Horror nerds that we are, Fun Size Horror would love to share with you some of our favorite genre films, but with a twist: instead of just listing off some favorites, each week we'll offer up a pairing of two horror films that complement one another in unique or fascinating ways: Double Feature Friday.

Today's entry features two films that each follow a group--men in Bone Tomahawk, women in The Descent--who are bound together by loyalty, duty, and friendship, and find those virtues stretched to their ultimate limits when both groups are faced with the wordless horror of mis-evolved, cave-dwelling monstrosities.

BONE TOMAHAWK (2015/ 132 minutes/ dir.  S. Craig Zahler)

A minimalist horror-western to end all minimalist horror westerns, Bone Tomahawk tells the story of four men who each, for various reasons, feel honor- and duty-bound to mount a rescue mission in the face of insurmountable odds. The stakes: rescuing a kidnapped deputy and the town doctor. The odds: the kidnappers are a nameless tribe of "troglodytes"--a language-less group of hulking, cave-inhabiting cannibals that resemble something out of Cormac McCarthy's worst nightmares.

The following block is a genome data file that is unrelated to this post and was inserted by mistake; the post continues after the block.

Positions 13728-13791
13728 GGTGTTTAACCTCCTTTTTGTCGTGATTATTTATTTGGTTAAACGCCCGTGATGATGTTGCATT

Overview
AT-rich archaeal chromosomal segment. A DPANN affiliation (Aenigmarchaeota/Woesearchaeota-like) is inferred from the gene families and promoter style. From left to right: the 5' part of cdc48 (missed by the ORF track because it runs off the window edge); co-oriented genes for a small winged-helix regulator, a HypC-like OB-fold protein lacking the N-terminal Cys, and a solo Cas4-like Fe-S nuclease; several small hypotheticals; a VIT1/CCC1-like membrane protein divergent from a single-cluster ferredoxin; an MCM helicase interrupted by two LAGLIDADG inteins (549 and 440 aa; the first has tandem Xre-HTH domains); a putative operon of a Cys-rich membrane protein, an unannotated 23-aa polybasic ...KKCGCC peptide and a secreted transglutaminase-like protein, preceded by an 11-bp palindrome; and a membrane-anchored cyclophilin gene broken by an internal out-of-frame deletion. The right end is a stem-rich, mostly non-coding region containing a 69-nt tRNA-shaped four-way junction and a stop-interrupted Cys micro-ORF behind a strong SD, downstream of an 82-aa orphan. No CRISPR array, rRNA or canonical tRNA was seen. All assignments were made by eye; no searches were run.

As the four men trek deep into the "Valley of the Starving Men," their dedication, sense of duty, and loyalty are tested in an existential tempest in which death is the only certainty. Entering the caves of the troglodytes, armed with nothing but the value systems that brought them there (and will almost certainly earn them nothing but an awful death) each rescuer is forced to confront a bleak, nihilistic hell whose disregard for right and wrong is matched only by its capacity for mind-bending cruelty.

THE DESCENT (2005/ 100 minutes/ dir. Neil Marshall)

Quite possibly the finest horror film of the past 20 years, The Descent features many of the same elements as Bone Tomahawk (a group forged out of friendship and loyalty is pitted against a cadre of cannabalistic evolutionary throwbacks inside a series of caves) but with the paranoia, jump-scares, and overall fear-factor dialed to 11. If Bone Tomahawk is minimalist horror at its best, The Descent is its funhouse mirror reflection: maximalist horror at a spine-shattering pitch.

Telling the story of six female friends who take a spelunking adventure into an unexplored underground cave and discover a nest of mis-evolved and very hungry monstrosities, The Descent takes the suffocating paranoia of horror films like The Thing and literalizes it as a series of narrow cave-tunnels and passageways that its characters must wriggle through to survive. As they do so, and as their numbers dwindle and are eaten alive, the friends begin to question their loyalty to one another as deep secrets are revealed, and each must ask what they are willing to sacrifice in order to survive.

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